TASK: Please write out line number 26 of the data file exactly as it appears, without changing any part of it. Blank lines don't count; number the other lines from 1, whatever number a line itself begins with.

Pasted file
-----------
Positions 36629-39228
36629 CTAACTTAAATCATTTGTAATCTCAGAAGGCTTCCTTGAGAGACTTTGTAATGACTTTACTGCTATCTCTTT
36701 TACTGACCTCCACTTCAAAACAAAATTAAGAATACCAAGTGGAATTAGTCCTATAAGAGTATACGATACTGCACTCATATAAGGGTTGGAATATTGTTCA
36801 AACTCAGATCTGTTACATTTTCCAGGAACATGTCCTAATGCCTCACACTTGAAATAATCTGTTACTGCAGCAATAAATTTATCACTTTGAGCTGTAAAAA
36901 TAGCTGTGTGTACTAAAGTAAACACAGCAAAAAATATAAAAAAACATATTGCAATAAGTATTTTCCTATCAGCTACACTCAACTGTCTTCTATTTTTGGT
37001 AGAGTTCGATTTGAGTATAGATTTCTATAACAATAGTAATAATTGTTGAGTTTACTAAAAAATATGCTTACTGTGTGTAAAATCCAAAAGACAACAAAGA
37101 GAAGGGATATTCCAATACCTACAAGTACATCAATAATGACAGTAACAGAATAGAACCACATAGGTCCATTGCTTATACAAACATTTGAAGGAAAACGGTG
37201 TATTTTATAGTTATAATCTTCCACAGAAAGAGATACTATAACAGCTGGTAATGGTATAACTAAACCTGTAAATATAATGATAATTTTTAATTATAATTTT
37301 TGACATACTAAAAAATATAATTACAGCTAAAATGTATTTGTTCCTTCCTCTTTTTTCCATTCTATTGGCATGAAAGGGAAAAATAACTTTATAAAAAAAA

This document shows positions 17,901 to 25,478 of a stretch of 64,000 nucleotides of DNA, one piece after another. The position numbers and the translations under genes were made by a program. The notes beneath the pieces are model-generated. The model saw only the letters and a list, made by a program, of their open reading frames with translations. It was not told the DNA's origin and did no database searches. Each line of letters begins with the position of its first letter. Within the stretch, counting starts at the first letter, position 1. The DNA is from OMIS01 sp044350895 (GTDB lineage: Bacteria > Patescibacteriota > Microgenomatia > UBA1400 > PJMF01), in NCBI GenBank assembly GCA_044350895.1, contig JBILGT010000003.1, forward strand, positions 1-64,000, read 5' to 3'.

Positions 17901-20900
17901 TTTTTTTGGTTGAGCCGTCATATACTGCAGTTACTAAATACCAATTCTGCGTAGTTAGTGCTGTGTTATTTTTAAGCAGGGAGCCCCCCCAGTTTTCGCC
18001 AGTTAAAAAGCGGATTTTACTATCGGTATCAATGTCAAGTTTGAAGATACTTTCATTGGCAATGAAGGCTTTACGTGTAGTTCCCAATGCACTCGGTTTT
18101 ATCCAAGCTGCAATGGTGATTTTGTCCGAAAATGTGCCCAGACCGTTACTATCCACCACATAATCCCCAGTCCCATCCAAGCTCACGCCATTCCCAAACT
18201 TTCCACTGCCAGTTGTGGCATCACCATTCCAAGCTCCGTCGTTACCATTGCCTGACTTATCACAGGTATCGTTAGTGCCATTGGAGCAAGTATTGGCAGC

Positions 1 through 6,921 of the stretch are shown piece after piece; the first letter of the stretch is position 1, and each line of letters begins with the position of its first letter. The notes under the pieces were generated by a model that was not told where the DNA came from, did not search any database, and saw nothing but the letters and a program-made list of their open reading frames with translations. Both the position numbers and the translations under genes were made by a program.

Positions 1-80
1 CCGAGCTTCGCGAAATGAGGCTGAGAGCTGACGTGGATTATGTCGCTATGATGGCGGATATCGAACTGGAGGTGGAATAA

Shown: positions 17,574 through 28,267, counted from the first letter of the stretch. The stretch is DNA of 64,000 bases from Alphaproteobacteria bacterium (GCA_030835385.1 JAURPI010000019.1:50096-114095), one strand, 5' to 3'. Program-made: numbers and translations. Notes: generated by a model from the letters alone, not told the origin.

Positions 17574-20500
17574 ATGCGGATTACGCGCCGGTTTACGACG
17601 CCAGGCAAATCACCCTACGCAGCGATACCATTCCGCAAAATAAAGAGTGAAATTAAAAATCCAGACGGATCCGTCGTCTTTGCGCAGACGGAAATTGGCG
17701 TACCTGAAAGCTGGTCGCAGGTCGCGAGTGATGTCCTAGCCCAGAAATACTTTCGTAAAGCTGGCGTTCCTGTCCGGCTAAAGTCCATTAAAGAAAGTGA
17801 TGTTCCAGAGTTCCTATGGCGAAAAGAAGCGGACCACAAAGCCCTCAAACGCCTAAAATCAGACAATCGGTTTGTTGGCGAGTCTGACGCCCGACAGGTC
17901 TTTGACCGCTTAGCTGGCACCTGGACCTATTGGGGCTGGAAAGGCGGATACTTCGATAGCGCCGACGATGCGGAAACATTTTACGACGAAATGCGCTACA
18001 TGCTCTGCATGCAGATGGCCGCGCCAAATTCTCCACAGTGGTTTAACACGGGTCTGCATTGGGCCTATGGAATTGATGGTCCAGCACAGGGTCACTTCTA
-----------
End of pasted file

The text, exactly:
18001 TGCTCTGCATGCAGATGGCCGCGCCAAATTCTCCACAGTGGTTTAACACGGGTCTGCATTGGGCCTATGGAATTGATGGTCCAGCACAGGGTCACTTCTA